We spent a lot of time on the interstate and ended up on a drive through the Crow Indian Reserve, home to the Cheyenne (or some of them). An interesting discovery: American reserves, in spite of being a different country, group of First Nations, and like TEN TIMES the size of any of our reserves (not an accurate fact. Merely an impression) look just exactly the same. 3 trucks in front of every house and no one keeps a yard, wild dogs running around... but at least one man galloping across the hills on horseback, so we pretended he was a brave and bareback and lived 200 years ago and decided to be charmed by it all anyway J And it was actually a lovely drive. However, it was also a loooong way between gas stations, so we also started coasting down hills (likely not saving any gas considering the effort it takes Gabby to get up to speed again, but fun!) until we finally found a tiny, ancient gas station ran by a tiny, ancient man (we marveled about how we didn’t have to prepay and he laughed at us and said where would you run to? Yes, that far into the middle of nowhere haha).  So we filled up there and prepared to move on. We planned to camp and had asked a gas station attendant if he knew of any camping a few hours away and his reply was basically “Well... you’re in Montana!!” which turned out to be pretty accurate. You could probably spit on a campground from any point in Montana.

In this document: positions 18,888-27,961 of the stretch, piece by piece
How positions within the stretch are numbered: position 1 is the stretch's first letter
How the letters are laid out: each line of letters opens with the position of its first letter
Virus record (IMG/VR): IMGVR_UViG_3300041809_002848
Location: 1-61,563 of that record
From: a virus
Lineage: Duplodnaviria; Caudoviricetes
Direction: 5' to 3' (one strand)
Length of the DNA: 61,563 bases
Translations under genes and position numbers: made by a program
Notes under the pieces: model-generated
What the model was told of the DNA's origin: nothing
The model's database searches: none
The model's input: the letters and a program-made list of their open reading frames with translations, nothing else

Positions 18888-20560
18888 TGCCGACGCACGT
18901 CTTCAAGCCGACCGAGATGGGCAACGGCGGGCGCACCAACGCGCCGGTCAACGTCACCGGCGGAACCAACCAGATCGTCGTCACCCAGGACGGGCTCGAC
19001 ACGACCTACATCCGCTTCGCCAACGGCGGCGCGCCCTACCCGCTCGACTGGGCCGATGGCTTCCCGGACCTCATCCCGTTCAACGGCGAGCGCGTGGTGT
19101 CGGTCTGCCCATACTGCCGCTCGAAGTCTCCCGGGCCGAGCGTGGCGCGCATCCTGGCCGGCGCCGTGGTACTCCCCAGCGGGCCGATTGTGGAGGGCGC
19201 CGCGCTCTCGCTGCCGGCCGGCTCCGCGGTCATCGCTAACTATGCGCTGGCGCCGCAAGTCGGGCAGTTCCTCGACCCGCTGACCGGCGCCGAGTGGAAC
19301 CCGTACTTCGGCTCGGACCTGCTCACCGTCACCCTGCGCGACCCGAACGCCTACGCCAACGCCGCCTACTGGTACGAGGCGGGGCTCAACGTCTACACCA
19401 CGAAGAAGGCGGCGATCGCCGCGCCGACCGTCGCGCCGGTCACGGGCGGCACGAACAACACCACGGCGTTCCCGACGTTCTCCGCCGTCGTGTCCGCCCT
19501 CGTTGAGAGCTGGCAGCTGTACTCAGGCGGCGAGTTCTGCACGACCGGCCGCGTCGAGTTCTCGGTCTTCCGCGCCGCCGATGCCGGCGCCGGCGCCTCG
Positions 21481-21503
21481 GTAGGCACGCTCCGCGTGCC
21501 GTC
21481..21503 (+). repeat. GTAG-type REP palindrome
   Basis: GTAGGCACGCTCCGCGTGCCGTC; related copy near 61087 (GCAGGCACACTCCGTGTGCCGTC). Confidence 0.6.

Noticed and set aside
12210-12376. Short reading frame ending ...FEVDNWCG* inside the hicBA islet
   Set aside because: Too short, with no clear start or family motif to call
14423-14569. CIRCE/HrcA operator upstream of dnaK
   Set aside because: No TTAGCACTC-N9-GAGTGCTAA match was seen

We drove on for about another hour, into the sunset (alas, heading East, and therefore robbing the moment of much of its romance), and as we still had a lot of energy we figured we’d drive a few hours into the dark and maybe get a hotel. BUT, there are SO MANY DEER IN MONTANA. And not like British Columbian deer, which have a well deserved fear of the road. No, hordes of inordinately friendly deer, who like to chill either right beside or right on the road. We had been counting them, but promptly lost track, and after passing probably 30 or so in about as many minutes we decided our nerves couldn’t take this madness (as a girl who has previously experienced 4 intimate vehicle encounters with the Bambi species, I figure I’ve had more than my fair share and am eager to never repeat the experience, ever). So we pulled over at a truckstop which (this being Montana) also was a campground and pitched our tent in the dark with the help of headlights and head lamps, which mom had cleverly thought to bring. We then snuggled down for the night... and were slightly disturbed, by these soft but repetitive noises... not the highway, but an odd ripping noise and the occasional swish of something twitching in the air.

Well, having managed to scare us off the highway, the darn deer were apparently only too happy to see us, and they spent at least an hour chewing up our campground (the ripping noise was their teeth ripping off grass) and whuffling our tent. Cute, but not so much so when you’re trying to sleep!

Still, we finally managed to pass out and awoke to the cheerful humming of semi trucks. Ahhh, the delights of camping :p after buying and discarding to disgusting cups of tea (they cost 50 cents each, so we couldn’t resist; but then it turned out you get what you pay for!) we were on the road again.